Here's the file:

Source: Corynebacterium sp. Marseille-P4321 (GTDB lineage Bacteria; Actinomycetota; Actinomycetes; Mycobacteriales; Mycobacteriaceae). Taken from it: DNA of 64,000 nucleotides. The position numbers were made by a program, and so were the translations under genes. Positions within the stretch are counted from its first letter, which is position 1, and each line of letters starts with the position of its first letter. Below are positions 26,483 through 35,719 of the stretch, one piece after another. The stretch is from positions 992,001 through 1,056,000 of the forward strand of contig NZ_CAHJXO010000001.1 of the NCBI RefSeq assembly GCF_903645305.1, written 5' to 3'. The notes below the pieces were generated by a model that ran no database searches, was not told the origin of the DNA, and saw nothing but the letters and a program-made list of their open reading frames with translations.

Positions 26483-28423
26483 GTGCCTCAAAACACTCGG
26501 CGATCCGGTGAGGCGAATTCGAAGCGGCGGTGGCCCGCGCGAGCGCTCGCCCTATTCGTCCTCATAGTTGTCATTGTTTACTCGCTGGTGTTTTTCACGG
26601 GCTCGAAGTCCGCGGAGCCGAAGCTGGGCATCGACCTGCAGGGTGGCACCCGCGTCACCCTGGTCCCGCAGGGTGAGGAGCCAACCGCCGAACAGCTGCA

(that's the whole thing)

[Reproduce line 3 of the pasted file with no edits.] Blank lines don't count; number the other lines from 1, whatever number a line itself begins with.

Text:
26483 GTGCCTCAAAACACTCGG